It’s kind of hard to talk about this book without comparing it to the previous books of Bob Ong, but let me try to focus on this particular one only. Bob Ong wrote ABNKKBSNPLAKO, Bakit Baligtad Magbasa ang Mga Pilipino, Alamat ng Gubat, Ang Paboritong Libro ni Hudas, Stainless Longganisa, MacArthur, at Kapitan Sino. I do salute Bob Ong’s ability to engage the young ones in reading. I believed he touched a certain niche of readers, and those readers kept on following his every book release, even hound the publisher for his next book – yes, that includes me.

After reading his 8th book, I have this feeling that this book was “pre-overrated.” There were too much hype that readers tend to have their opinions influenced, when in fact the book wasn’t that wonderful. I am a Bob Ong fan, don’t get me wrong. I believe in his school of thought when it comes to writing stories, and he’s such a quotable writer – but let me clarify that all those quotes flying around Facebook pages are not all his.

This is his first horror-suspense book, and I know he intend not to confine himself on the same genre of stories, but not leaving his usual conversational style of narration. His 7 other books have different story formats, and topics, which I really enjoyed.

Anyway, let’s go back the book. The book is about Galo, his journal, and of course Mama Susan. A first-person narrative, or should I say a narrative based on Galo’s journal – which he writes due to his class requirement. Based on his journal, Galo is a college student, with a dysfunctional family, and lives with his adoptive Aunt, and was eventually sent to province. He stayed with his grandmother, and met various people with characters that played an important role in his journey in meeting Mama Susan.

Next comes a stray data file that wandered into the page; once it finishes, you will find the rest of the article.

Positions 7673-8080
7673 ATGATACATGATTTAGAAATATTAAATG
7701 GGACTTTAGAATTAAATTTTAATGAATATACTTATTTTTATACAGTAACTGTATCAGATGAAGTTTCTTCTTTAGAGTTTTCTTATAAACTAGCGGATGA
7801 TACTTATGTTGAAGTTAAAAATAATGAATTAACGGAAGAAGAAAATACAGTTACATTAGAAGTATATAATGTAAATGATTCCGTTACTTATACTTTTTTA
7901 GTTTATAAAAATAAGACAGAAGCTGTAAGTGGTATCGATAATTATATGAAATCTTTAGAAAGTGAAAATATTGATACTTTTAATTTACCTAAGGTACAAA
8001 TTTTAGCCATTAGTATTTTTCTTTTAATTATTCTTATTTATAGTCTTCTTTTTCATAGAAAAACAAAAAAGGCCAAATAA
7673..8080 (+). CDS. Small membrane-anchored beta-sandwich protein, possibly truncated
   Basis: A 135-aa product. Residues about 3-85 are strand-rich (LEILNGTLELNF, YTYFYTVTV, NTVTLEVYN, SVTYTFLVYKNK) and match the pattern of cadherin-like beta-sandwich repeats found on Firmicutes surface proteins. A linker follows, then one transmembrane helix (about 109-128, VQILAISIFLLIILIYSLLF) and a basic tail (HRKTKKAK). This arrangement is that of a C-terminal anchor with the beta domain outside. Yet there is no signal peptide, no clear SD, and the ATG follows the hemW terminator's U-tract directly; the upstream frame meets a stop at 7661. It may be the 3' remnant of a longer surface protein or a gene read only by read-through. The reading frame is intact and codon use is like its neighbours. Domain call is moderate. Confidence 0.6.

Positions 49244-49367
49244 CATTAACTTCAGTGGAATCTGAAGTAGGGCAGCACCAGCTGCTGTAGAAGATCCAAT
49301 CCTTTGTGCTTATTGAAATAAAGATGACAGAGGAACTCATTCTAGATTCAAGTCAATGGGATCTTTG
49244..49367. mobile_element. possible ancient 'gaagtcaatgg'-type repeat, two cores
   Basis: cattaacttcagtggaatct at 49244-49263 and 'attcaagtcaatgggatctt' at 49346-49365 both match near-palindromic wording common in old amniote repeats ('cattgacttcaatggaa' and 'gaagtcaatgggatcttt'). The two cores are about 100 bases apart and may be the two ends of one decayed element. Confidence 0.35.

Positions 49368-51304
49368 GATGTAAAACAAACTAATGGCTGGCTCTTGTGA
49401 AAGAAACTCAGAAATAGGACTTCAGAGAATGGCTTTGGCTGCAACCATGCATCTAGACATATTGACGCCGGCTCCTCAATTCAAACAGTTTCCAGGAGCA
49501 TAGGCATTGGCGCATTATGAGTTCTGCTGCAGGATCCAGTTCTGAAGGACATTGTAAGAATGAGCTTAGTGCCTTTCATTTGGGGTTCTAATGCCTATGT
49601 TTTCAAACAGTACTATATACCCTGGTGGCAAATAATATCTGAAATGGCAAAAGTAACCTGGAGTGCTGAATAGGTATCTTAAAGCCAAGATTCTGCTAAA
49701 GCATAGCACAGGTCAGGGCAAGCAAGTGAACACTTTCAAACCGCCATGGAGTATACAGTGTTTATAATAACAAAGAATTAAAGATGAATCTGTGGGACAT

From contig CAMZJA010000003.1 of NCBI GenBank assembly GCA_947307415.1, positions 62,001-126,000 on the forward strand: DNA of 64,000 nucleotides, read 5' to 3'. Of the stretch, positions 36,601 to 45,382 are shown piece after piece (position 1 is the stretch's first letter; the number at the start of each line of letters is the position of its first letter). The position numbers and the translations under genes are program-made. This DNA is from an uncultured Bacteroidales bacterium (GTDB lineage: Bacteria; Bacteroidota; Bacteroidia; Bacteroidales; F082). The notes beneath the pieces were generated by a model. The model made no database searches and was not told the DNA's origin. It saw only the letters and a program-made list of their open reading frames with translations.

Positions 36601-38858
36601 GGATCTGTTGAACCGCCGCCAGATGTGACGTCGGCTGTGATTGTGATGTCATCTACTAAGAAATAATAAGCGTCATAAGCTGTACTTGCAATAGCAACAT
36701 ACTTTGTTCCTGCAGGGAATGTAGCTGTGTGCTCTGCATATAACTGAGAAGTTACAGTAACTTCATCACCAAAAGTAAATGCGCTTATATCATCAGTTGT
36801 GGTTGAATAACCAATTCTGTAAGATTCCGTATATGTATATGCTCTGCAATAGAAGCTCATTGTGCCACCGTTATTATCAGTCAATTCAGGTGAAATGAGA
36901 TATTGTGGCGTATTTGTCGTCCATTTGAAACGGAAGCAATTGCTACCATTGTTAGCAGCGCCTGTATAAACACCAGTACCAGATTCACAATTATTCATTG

The book has the same appeal as his other books – witty, funny, realistic and very Filipino.  His book is engaging in terms of his writing style, and it’s never hard to comprehend since he did converse in colloquial tagalog, not to mention the book wasn’t that thick in pages. Students who had experiences in writing journal just because their teachers required them so can really relate on Galo’s frustrations, while some who has a dysfunctional relationship with their relatives can understand what he is going through.

As I read the book, I find it “nakakainip” in terms of its horror aspect, especially when I was halfway to the back cover and I haven’t found the climax of the story, which I believe is with Mama Susan’s “appearance”. I was waiting for “Mama Susan” to be introduced, so I can start scaring myself, but it took a while for her to come out.

I think the book wasn’t really a horror-suspense story. There may be some aspects of “suspense” but not how I think it should be. I was expecting a book being told in a horror-suspense style from cover to cover.  The description wasn’t that really scary, or maybe because I got carried away with Galo’s ”cool” character. The book is good, but not how I want a horror-suspense should be. But of course, I know I am not the only reader to be considered. :)

Just like any Bob Ong book’s it has a message that wasn’t specifically written within the pages. I could tell that some political and religious aspect was discussed as Mama Susan cursed Galo on his wrong doings. There are religious issues being opened, and for sure readers started to look within themselves for some reflection.